Friday, April 18, 2014
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A group of Bath residents is complaining that the city sold the Mid Coast Center for Higher Education, seen here Friday, August 9, 2013, for far too little. Bath officials may not release some documents related to the city's controversial sale of the former hospital, even though the City Council voted Wednesday to disclose all information about the sale to an investigator.
Gabe Souza / Staff Photographer
Bath resident Michael Wischkaemper, a critic of the sale who was involved in the now-suspended recall effort, said he didn't know Bath officials still had undisclosed documents pertaining to the sale.
"I'm stunned that Erika Benson says there were documents (related to the executive session), because (Councilor) Carolyn Lockwood said there weren't," Wischkaemper said.
During Wednesday's council meeting, Lockwood had said the only purpose of waiving the executive session was to allow councilors to talk about it with the investigator. The city plans to hire the investigator in October. "There are no documents," Lockwood said during the meeting.
Lockwood did not respond Friday to an email asking whether she was unaware of the documents or simply meant they were not to be shared with the public.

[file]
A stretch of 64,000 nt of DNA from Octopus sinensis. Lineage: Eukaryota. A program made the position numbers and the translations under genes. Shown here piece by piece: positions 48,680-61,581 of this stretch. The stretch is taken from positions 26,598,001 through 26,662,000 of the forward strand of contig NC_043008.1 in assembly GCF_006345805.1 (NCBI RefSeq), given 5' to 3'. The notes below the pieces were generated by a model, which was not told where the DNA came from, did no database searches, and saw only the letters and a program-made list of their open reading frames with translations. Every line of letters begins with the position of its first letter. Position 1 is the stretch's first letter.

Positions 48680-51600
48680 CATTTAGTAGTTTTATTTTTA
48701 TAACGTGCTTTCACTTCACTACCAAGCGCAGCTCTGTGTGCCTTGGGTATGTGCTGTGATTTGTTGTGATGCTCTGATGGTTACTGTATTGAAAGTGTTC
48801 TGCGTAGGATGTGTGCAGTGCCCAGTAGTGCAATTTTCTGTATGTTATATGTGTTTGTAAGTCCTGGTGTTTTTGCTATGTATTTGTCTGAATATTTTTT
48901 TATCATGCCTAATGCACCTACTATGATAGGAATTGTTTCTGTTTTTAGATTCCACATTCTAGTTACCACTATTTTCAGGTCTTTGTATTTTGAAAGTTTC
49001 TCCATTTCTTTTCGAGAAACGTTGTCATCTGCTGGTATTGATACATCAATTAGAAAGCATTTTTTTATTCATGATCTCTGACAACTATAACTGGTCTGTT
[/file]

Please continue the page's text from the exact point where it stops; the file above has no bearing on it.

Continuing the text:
In Benson's Aug. 12 response to the Press Herald's Freedom of Access request, she also said the city was considering withholding some documents to protect the privacy of Smith, the buyer, and the city's real estate broker, Don Spann.
"The city has had contact from lawyers representing the purchaser, Robert Smith, and the realtor, Don Spann," she wrote. "Mr. Smith's attorney has indicated to us that they are not waiving any information regarding Mr. Smith, his company or the purchase."
"Similarly, Mr. Spann's attorney has indicated that he will not be releasing information or discussing the matter unless a release by Council has been issued to resolve any confidentiality issues," Benson wrote.
Sigmund Schutz, a Portland attorney who represents the Press Herald, said neither Smith nor Spann has a right to privacy with respect to the sale because they were doing business with a public entity.
"In fact, there are no privacy rights in public records, and anyone dealing with a municipality knows or should know that such dealings are subject to the public's right to know," Schutz wrote in an Aug. 14 letter to the city.
On Friday, Schutz said the city most likely could be compelled in court to release the documents, because information discussed in the Feb. 6 executive session is no longer sensitive from a legal standpoint.
"The records would no longer be prejudicial to the city's bargaining position now that the property has been sold," he said. "I might add that the public interest weighs particularly heavily in favor of disclosure here where you have published reports of impropriety by the city in connection with the sale of public property at issue."
J. Craig Anderson can be contacted at 791-6390 or at: